• Out of the 16 accepted programs for the GPI Early Science run, 13 where completed, 1 partially completed, 1 attempted and 1 not observed. 
  • The run was in general very successful and the Gemini GPI team is satisfied by the GPI performance during this observing run.



Update March 24, 2014

  • The Early Science programs have been selected and the PI's contacted and they now can work on the Phase II for the observations. 
  • The second commissioning run started on March 20th and has been a great success, and it is expected that the remaining two nights will be working as well. The run has shown that the ADC is working and it is expected that we can use the ADC as part of the standard operations. Major improvements to the OIWFS control loops have been implemented and work is in progress on analysing the data. The polarization modes have been used frequently to obtain more performance data, high contrast data with the standard coronography and direct imaging data has also been taken. NRM observations has also been taken, which will allow performance evaluations of this mode in time for the 15A CfP. 
  • It is planned that April 20th to 26th will be the allocated nights for the Early Science run. 
  • Currently the time estimates in the OT is wrong as it does not properly calculate the times needed to take an exposure. Please check the Overheads node for more information. 


Update February 25, 2014

There has been a lot of activity on the GPI side these last few weeks.


  • GPI Early Science has been opened with a deadline of February 28th, 2014
  • WWW pages has seen a major overhaul:
    • Instrument Performance pages has seen a major update to all subsection
    • The Campaign target list has been updated
    • The public data realease now has more than a dozen targets that can be downloaded. The data sets include both raw and reduced data.
  • The remediation was a success, it included:
    • Replacement of two motors (pupil and prism/disperser slide)
    • Installation of an IFS baffle that removed the stray light seen on sky flats and GCAL flats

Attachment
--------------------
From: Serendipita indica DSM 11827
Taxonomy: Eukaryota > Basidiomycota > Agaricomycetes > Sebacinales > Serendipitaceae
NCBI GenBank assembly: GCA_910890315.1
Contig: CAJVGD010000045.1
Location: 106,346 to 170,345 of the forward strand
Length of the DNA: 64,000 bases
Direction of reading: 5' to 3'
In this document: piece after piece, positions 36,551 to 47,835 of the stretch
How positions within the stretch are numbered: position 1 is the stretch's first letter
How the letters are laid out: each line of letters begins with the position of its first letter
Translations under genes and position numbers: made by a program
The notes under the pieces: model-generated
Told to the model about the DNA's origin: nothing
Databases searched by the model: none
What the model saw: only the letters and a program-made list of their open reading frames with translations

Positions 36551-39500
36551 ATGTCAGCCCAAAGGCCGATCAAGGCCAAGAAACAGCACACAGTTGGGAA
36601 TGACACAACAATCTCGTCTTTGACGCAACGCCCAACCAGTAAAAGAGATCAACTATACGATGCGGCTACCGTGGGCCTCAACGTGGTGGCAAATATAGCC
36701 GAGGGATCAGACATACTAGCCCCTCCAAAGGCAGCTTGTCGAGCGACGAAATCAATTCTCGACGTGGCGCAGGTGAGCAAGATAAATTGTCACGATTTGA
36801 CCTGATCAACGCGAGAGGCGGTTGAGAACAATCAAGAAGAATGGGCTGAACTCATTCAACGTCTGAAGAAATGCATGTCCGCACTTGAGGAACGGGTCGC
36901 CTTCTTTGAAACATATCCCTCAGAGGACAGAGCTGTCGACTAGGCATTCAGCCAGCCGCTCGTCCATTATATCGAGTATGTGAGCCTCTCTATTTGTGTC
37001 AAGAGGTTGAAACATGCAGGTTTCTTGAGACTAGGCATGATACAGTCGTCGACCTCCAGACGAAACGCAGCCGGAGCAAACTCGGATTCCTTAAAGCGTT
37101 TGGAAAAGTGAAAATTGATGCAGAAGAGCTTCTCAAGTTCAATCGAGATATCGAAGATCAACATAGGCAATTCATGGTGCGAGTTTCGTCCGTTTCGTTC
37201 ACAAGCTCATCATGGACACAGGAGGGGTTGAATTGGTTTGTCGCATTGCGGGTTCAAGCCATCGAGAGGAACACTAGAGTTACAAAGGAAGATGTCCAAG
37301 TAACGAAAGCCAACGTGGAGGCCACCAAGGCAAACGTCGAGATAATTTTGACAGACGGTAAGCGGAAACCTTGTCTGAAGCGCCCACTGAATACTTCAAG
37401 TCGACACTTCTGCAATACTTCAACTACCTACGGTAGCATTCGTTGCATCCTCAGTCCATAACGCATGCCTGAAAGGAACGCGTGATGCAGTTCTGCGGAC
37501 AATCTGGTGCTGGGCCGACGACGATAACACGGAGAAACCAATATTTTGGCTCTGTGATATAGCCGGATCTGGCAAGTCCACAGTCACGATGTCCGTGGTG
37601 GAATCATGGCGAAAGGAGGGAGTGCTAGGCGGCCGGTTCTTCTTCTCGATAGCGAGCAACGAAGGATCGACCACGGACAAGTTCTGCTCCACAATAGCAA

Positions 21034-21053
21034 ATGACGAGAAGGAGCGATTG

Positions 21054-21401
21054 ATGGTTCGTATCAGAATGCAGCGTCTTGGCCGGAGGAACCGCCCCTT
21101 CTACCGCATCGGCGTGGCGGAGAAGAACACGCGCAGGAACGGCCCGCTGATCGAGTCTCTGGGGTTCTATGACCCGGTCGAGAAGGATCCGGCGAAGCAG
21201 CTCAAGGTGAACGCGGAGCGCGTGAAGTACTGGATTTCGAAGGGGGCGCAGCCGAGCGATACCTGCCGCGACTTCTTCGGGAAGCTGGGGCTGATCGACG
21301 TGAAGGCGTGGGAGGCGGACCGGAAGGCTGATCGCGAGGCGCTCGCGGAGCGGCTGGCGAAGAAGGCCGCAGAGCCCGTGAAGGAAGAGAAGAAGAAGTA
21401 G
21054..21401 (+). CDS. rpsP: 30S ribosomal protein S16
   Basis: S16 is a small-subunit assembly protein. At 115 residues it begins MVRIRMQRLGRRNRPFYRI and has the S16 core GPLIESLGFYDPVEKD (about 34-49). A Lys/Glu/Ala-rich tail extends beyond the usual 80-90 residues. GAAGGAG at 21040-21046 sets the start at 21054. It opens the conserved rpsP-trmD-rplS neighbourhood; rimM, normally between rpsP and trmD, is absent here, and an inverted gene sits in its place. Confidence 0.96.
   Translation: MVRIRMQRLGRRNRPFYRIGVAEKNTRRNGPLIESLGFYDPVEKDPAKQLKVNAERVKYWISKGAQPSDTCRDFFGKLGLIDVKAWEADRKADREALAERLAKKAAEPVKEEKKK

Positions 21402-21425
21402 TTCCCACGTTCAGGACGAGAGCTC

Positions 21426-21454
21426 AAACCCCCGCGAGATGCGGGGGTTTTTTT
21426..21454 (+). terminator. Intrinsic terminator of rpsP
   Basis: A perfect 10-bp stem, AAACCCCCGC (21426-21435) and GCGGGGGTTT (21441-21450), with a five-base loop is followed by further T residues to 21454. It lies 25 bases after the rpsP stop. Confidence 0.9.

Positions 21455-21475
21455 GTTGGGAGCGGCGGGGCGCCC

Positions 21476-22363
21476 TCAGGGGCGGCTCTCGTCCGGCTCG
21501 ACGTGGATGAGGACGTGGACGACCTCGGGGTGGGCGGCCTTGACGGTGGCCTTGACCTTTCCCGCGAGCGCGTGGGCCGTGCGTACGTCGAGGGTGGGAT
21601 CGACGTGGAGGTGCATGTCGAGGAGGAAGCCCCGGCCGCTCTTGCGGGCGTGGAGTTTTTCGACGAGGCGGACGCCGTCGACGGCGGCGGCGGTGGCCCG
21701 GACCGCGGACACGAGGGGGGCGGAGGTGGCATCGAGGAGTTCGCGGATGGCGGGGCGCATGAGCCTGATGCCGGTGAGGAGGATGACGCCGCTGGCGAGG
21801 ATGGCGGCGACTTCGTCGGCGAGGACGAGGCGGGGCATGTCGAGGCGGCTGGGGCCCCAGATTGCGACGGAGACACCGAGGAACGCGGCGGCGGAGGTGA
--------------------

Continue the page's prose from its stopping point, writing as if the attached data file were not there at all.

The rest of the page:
• Software fixes that among other things decreased the overheads in readouts by 4 seconds
    • Most importantly a synchronization of the CCR's that decreased the measured vibrations by at least a factor of two

Update September 13, 2013

GPI is currently in the Acceptance testing stage, which is expected to conclude with the Acceptance review in late May 2013. Assuming the current schedule, the instrument will be delivered to Gemini South in middle 2013. GPI will be used to carry out large Campaign programmes as well as standard science programmes via the TAC system. It is expected that the earliest science observing will be in semester 2014A pending results from Acceptance Testing and Commissioning.

The approved GPI campaign program is led by Bruce Macintosh (Lawrence Livermore National Laboratory) and will conduct a comprehensive survey to yield a robust census of extrasolar giant planets, for more information visit this link.

Update August 16, 2011

GPI is currently under development. Assuming the current schedule, the instrument will be delivered to Gemini South in middle 2012. GPI will be used to carry out large Campaign programmes as well as standard science programmes via the TAC system. It is expected that the earliest science observing will be in semester 2013A pending results from Acceptance Testing and Commissioning.

The approved GPI campaign program is led by Bruce Macintosh (Lawrence Livermore National Laboratory) and will conduct a comprehensive survey to yield a robust census of extrasolar giant planets, for more information visit this link.

The Gemini Planet Imager (GPI) traveled from the University of California Santa Cruz to Gemini South and is now on the summit of Cerro Pachón. GPI remained in crates during the busy Gemini South maintenance shutdown. Unpacking just began, and GPI was reassembled in the instrument lab on August 29. If everything checks out successfully, GPI will be mounted on the telescope at the very end of October, with first light on sky sometime during November. Because no on-sky commissioning has been completed yet, the instrument will not be part of the regular 2014A call for proposals. However, we are aiming to conduct some early science observations, selected through an open call to the community, during the semester. More details will be provided as the instrument commissioning proceeds.

Update February 27, 2013

GPI testing at Cerro Pachon have reached a major milestone yesterday by taking images of the calibration light source with the science camera. The final contrast curve is very similar to those obtained in Santa Cruz. Today we ran the Speckle Nulling routine giving an improvement of a factor 2 to 3 . Progress have been according to the telescope integration plan and it is expected that GPI will go onto the flexure rig in the last week of September.